Marum Restaurant is located on the north side of Siem Reap and is a bit of a haven from the busy streets that surround it. They have an attached shop selling rather expensive local handicrafts that Mel and I visited after lunch but did not buy anything.

Our group was given a large table on the ground floor then menus were passed around. As we expected, the prices were not cheap. Mel and I eventually ordered “Red Tree Ants, Beef, Kaffir Lime and Chili Stir Fry” ($6.50) - Very nice though the only way you could tell there were ants is that they were in three small piles on the edge of the plate but they added very little to the taste of the dish which was light and refreshing. So, a bit gimmicky. We also ordered an okra and chicken dish that was quite tasty.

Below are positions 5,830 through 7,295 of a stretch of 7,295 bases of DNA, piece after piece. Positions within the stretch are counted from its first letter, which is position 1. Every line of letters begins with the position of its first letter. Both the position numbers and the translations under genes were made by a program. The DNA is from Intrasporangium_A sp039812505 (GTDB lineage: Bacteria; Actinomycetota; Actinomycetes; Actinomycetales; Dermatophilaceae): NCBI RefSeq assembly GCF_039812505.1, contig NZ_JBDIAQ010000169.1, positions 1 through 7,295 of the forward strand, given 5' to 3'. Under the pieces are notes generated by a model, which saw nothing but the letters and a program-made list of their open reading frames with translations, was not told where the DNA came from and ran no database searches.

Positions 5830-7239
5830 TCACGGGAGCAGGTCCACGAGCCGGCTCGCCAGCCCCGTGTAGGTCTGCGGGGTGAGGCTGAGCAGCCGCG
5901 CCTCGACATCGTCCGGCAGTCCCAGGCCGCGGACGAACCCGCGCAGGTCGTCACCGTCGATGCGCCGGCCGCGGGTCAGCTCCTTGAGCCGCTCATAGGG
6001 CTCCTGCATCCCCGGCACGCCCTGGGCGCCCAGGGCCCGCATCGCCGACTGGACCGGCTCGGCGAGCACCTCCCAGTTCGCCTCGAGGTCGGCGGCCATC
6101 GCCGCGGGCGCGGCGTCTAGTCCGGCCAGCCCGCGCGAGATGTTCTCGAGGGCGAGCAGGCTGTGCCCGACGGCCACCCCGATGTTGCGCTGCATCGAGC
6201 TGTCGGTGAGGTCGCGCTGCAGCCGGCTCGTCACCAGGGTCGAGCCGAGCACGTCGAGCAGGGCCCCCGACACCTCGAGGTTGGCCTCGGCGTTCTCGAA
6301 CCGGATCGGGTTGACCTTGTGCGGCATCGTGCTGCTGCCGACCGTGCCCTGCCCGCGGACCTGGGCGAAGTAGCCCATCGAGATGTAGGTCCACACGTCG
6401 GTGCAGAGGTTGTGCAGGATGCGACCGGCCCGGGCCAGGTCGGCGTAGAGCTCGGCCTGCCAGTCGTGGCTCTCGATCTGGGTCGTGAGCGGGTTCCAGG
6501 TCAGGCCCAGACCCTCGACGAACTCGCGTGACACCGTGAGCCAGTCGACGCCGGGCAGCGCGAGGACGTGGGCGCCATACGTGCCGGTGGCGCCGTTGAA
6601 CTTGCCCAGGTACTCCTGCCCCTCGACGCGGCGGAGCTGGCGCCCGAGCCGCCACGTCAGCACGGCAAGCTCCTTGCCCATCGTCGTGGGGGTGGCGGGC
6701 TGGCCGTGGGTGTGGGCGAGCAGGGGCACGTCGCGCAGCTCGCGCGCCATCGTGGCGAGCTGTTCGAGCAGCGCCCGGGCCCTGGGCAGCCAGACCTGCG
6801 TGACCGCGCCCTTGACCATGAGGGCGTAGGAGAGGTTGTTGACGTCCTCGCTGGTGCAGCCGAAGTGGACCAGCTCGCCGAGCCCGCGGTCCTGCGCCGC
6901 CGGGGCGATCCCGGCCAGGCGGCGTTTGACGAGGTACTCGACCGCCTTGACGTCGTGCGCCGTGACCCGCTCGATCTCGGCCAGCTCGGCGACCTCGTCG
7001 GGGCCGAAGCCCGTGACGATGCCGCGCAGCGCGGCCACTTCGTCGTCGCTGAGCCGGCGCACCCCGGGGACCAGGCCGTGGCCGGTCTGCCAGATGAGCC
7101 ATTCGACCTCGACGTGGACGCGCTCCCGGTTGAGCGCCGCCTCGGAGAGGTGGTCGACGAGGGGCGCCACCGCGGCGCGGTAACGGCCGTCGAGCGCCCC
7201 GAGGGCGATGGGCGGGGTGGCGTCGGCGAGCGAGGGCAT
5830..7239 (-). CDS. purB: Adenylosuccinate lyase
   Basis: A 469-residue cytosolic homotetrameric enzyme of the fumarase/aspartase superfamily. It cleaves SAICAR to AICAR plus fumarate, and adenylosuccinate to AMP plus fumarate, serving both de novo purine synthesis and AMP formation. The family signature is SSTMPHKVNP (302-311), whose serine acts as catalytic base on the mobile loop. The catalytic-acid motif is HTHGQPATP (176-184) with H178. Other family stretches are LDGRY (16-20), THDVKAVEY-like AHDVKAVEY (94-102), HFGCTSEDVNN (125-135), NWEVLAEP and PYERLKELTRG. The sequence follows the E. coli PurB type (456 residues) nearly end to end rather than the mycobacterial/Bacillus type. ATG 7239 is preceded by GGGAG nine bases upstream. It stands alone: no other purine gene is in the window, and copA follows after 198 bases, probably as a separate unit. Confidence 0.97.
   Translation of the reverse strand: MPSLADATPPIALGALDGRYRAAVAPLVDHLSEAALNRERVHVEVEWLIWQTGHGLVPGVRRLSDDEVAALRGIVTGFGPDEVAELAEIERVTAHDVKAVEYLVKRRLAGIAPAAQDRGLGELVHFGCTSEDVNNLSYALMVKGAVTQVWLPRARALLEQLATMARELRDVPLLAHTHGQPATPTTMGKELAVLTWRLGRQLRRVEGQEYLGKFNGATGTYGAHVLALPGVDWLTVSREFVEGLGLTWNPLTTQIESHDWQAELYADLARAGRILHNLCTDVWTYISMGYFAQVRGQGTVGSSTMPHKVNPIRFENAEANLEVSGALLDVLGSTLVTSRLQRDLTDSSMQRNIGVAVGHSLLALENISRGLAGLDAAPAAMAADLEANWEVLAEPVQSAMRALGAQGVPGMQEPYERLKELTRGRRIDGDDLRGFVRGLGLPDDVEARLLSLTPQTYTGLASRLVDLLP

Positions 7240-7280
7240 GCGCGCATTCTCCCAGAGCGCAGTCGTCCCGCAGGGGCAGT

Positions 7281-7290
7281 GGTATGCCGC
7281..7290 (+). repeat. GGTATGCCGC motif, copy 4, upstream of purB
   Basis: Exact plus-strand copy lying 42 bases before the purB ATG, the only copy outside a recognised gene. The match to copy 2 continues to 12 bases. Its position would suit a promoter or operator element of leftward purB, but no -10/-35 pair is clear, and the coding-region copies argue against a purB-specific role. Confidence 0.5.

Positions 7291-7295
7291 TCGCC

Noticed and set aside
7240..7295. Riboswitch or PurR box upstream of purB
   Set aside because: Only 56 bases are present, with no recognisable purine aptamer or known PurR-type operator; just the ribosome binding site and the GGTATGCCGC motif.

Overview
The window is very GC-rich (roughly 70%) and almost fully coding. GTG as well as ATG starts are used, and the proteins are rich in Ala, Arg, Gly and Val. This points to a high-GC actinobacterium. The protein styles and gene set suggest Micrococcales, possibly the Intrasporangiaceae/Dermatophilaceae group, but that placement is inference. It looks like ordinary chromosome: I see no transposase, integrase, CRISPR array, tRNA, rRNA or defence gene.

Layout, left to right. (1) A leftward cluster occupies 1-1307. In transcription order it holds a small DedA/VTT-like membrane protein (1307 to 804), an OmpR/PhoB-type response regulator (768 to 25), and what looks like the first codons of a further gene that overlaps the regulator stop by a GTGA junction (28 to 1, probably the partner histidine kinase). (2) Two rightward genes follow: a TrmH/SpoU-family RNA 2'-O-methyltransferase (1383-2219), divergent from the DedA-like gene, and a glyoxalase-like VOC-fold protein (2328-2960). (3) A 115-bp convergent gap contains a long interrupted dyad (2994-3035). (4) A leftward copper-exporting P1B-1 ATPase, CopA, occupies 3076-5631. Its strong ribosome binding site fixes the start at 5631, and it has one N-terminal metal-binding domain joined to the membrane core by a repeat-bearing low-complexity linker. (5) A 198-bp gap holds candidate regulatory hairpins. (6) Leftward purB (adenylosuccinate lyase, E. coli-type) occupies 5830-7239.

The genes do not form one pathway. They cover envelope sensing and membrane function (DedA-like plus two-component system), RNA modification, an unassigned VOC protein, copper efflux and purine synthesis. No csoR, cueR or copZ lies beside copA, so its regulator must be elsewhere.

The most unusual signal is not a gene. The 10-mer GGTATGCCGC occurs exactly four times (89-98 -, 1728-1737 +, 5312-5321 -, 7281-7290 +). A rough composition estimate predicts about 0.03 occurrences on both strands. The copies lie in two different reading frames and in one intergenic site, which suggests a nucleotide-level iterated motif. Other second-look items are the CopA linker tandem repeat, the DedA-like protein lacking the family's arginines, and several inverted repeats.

There were other more exotic dishes but we decided just the one was ok for us. I had a fresh lime juice that was…quite zingy!

After lunch we arrived back at the hotel at about 1 pm. We were told to meet in the lobby at 3 pm to head out for the boat trip so Mel and I had a bit of a snooze until 2:30. We have had several long days now.

Back in the coach we headed east out of the city. A number of ladies were selling things on the side of the road so Rous decided to give us another cultural experience. Each of the stalls was a small barbecue with small lengths of bamboo cooking above. The hollow bamboo was stuffed with sticky rice - Raw rice cooked with coconut milk. You buy a hunk of bamboo, peeling off the outside and snacking on the delicious rice inside. Yum.

Turning off of the main road we followed a small road alongside a small canal for quite some ways before pulling into a car park. This was where we were to catch our boat to “Kampong Kheang”. A small hut on the water had a number of tour boats tethered up alongside. I was, as always interested in what was in the water but there was not much to see though there were several posters of fish we MIGHT see.